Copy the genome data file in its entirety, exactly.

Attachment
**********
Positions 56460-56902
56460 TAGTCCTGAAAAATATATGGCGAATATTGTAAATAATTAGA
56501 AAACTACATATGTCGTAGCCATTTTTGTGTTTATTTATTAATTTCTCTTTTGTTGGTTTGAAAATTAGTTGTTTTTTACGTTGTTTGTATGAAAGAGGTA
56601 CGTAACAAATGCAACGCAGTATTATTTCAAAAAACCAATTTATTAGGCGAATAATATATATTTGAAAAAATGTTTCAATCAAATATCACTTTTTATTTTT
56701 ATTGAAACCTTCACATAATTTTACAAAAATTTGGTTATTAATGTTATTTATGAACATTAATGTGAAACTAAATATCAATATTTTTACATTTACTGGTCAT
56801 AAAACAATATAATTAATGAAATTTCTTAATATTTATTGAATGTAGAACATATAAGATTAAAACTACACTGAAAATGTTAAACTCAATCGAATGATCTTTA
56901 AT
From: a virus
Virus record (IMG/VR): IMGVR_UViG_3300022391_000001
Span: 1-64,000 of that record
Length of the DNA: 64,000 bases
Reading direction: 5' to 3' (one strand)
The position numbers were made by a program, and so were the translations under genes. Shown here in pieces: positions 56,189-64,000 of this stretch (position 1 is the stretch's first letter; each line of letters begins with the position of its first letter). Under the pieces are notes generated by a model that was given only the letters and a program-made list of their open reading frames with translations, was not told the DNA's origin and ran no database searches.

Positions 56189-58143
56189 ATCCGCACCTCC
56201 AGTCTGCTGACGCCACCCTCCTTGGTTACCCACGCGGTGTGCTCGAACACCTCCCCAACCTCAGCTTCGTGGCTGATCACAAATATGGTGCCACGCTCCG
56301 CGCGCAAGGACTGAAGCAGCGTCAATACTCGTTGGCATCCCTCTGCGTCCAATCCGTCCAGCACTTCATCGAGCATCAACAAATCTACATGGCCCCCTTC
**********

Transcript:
Positions 56460-56902
56460 TAGTCCTGAAAAATATATGGCGAATATTGTAAATAATTAGA
56501 AAACTACATATGTCGTAGCCATTTTTGTGTTTATTTATTAATTTCTCTTTTGTTGGTTTGAAAATTAGTTGTTTTTTACGTTGTTTGTATGAAAGAGGTA
56601 CGTAACAAATGCAACGCAGTATTATTTCAAAAAACCAATTTATTAGGCGAATAATATATATTTGAAAAAATGTTTCAATCAAATATCACTTTTTATTTTT
56701 ATTGAAACCTTCACATAATTTTACAAAAATTTGGTTATTAATGTTATTTATGAACATTAATGTGAAACTAAATATCAATATTTTTACATTTACTGGTCAT
56801 AAAACAATATAATTAATGAAATTTCTTAATATTTATTGAATGTAGAACATATAAGATTAAAACTACACTGAAAATGTTAAACTCAATCGAATGATCTTTA
56901 AT
From: a virus
Virus record (IMG/VR): IMGVR_UViG_3300022391_000001
Span: 1-64,000 of that record
Length of the DNA: 64,000 bases
Reading direction: 5' to 3' (one strand)
The position numbers were made by a program, and so were the translations under genes. Shown here in pieces: positions 56,189-64,000 of this stretch (position 1 is the stretch's first letter; each line of letters begins with the position of its first letter). Under the pieces are notes generated by a model that was given only the letters and a program-made list of their open reading frames with translations, was not told the DNA's origin and ran no database searches.

Positions 56189-58143
56189 ATCCGCACCTCC
56201 AGTCTGCTGACGCCACCCTCCTTGGTTACCCACGCGGTGTGCTCGAACACCTCCCCAACCTCAGCTTCGTGGCTGATCACAAATATGGTGCCACGCTCCG
56301 CGCGCAAGGACTGAAGCAGCGTCAATACTCGTTGGCATCCCTCTGCGTCCAATCCGTCCAGCACTTCATCGAGCATCAACAAATCTACATGGCCCCCTTC